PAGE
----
The pilot/mechanic verified that there were no preimpact mechanical failures or malfunctions with the airframe or engine that would have precluded normal operation.
The accident helicopter was originally manufactured as an OH-6A for the US Army. After the completion of service with the US Army, the helicopter was issued a standard airworthiness certificate by the Federal Aviation Administration (FAA).
WRECKAGE AND IMPACT INFORMATION
The photographs of the wreckage supplied by the FAA aviation safety inspector (ASI) showed that the helicopter came to rest with its left side against a small group of trees in close proximity to a residential building and both of the skids had collapsed. Three of the four main rotor blades exhibited several bends at various locations through the length of the blades due to impacting the trees and building while one main rotor blade separated at the blade root. The bottom of the fuselage exhibited crushing consistent with a downward impact with terrain and the tailboom was bent at about the midpoint between the tail rotor and the fuselage. The tailboom was also crushed inward on the left side, just forward of the tail rotor system. The lower vertical fin displayed impact damage on the lower left side.
Inside the cockpit, the anti-torque pedals on the right side were observed with the left anti-torque pedal positioned in place with an adjustment pin installed at the top of the pedal arm and the right anti-torque pedal was also positioned in place but did not have an adjustment pin installed at the top of the pedal arm. On the left side of the cockpit, the left anti-torque pedal was displaced from the pedal arm and lying against the center console with the adjustment pin missing and the right anti-torque pedal was positioned in place with an adjustment pin installed at the top of the pedal arm. The center section of the right side cockpit windshield was punctured during the accident sequence.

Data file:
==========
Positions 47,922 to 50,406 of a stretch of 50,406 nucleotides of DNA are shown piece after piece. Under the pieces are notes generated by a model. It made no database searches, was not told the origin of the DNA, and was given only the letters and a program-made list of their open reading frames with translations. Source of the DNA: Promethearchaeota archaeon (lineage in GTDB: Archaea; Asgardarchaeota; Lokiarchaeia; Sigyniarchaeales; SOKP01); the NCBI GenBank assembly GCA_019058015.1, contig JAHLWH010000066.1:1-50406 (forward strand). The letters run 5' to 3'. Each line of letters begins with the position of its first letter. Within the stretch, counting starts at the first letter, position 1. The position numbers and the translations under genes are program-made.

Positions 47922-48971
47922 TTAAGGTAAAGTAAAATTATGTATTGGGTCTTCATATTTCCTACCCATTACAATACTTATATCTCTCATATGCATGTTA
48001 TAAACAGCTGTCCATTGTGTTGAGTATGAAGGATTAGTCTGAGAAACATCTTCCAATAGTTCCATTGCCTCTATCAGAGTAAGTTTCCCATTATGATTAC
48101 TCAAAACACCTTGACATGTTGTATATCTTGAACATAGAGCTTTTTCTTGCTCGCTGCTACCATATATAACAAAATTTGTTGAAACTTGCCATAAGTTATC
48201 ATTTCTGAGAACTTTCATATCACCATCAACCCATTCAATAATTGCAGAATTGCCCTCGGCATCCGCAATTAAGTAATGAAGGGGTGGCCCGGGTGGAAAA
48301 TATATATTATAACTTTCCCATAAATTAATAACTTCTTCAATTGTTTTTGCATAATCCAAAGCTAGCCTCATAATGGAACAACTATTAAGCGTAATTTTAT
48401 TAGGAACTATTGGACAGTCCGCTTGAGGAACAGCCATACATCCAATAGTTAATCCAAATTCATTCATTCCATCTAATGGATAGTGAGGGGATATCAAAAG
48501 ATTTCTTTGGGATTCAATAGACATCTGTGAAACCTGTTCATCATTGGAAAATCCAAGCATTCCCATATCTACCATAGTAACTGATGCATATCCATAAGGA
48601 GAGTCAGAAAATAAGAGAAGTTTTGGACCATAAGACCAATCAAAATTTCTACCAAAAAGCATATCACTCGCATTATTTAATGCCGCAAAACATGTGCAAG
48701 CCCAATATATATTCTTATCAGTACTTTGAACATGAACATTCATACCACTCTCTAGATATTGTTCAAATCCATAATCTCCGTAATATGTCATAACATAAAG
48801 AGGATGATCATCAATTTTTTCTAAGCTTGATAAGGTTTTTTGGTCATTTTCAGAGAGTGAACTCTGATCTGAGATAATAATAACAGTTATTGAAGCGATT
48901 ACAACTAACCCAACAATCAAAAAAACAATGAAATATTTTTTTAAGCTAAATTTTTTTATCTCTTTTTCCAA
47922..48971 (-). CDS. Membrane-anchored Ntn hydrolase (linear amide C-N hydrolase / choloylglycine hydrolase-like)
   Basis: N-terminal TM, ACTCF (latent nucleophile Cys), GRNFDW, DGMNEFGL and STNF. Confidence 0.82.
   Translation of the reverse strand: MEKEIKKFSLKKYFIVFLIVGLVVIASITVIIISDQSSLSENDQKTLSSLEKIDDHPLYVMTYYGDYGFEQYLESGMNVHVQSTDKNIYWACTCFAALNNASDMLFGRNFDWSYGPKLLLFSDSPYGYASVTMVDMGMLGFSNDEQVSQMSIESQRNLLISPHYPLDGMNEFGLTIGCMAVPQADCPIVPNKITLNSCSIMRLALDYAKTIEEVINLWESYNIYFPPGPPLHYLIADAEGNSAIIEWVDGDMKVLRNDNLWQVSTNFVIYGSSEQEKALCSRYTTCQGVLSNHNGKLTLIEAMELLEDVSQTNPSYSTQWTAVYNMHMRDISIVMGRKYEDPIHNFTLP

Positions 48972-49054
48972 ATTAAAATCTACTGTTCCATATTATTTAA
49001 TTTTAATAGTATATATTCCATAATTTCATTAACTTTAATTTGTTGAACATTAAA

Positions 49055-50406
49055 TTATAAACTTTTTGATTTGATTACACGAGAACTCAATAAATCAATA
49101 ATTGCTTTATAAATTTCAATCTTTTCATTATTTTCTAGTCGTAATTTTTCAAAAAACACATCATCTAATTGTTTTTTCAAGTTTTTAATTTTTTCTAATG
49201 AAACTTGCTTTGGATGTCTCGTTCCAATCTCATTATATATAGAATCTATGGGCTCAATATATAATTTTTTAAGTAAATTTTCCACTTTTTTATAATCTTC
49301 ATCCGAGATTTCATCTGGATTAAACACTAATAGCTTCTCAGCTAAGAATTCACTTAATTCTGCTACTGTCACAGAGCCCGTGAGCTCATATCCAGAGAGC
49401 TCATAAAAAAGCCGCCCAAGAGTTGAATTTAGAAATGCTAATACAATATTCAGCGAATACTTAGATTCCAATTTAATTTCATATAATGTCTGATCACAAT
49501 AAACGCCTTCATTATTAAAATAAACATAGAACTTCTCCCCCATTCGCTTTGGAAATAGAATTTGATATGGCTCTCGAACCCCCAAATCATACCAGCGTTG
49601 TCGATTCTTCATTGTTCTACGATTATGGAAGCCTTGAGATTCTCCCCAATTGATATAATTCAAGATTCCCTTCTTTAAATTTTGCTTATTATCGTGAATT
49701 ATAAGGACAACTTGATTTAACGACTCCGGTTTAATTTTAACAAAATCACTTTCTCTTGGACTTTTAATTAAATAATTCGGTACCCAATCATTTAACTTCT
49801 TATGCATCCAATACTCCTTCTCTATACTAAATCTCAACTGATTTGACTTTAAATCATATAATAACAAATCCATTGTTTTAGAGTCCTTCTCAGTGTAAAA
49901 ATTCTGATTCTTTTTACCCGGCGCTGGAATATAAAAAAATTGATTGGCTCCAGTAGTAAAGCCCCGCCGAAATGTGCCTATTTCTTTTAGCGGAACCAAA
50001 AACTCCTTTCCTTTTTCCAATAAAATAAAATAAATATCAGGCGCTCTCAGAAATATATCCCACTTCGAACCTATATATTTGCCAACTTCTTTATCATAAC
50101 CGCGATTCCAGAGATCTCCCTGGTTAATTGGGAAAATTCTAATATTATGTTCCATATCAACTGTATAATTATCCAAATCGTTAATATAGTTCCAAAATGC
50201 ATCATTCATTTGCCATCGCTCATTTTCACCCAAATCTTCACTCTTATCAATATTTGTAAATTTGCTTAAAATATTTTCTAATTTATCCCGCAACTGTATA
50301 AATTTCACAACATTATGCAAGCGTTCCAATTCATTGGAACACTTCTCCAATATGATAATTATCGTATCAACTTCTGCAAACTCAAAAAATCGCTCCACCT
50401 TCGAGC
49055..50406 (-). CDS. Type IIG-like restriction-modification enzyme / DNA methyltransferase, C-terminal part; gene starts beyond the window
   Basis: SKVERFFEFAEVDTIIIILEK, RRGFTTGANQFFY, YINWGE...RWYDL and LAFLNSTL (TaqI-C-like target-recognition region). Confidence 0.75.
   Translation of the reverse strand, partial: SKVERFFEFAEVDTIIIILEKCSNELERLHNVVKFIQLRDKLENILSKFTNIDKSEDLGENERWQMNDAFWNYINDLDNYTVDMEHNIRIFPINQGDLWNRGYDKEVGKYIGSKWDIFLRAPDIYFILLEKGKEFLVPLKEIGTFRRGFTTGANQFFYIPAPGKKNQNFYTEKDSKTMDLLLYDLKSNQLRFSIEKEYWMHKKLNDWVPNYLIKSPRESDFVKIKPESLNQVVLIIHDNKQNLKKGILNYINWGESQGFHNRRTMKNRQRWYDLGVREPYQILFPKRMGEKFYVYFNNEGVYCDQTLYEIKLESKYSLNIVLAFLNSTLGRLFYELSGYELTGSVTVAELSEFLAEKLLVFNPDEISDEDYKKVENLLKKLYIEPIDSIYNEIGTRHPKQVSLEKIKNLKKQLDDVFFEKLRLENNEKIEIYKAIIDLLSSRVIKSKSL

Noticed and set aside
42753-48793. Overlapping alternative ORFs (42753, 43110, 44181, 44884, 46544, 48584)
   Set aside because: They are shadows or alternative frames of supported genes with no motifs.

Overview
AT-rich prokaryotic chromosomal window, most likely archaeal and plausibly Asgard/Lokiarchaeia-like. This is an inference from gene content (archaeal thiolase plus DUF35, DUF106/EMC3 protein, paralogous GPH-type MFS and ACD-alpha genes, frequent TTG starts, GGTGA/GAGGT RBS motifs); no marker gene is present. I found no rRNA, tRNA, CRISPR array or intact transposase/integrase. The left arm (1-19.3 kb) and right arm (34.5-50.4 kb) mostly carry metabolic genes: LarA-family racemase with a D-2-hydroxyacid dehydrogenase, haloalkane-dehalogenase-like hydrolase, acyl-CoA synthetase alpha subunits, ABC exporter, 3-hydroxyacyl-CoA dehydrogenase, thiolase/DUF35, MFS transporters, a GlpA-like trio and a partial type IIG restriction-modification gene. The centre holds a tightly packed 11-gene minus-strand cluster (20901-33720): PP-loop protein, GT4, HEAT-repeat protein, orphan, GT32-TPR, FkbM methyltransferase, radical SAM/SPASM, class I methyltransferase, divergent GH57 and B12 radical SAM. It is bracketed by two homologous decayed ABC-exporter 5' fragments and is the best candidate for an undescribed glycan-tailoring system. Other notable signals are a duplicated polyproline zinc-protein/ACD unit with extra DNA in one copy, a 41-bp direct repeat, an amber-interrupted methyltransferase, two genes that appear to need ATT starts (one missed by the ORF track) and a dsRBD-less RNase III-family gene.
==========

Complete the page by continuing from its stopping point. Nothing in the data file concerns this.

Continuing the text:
On the right side of the cockpit, the FAA ASI reported that underneath the floor board was various mechanic tools. He further reported that it appears that this foreign object debris did not contribute to the accident.
Excerpts from the US Army Operators Manual Helicopter Observation OH-6A TM 55-1520-214-10 (1976) for the preflight checklist are available in the public docket for this accident.
Anti-Torque Control System
Excerpts from the US Army Operators Manual Helicopter Observation OH-6A TM 55-1520-214-10 (1976) for the anti-torque control system are available in the public docket for this accident.
MD Helicopters Service Letter SL369H-124R3
MD Helicopters has published Service Letter SL369H-124R3 (2004). This document describes the maintenance and operation requirements of surplus 369A (OH-6A) series helicopters and states in part:
Failure to comply with established FAA regulations, airworthiness directives, mandatory retirement, overhaul life limits, and proper inspection and maintenance procedures may lead to loss of control of the helicopter and subsequent injury, death and/or property damage.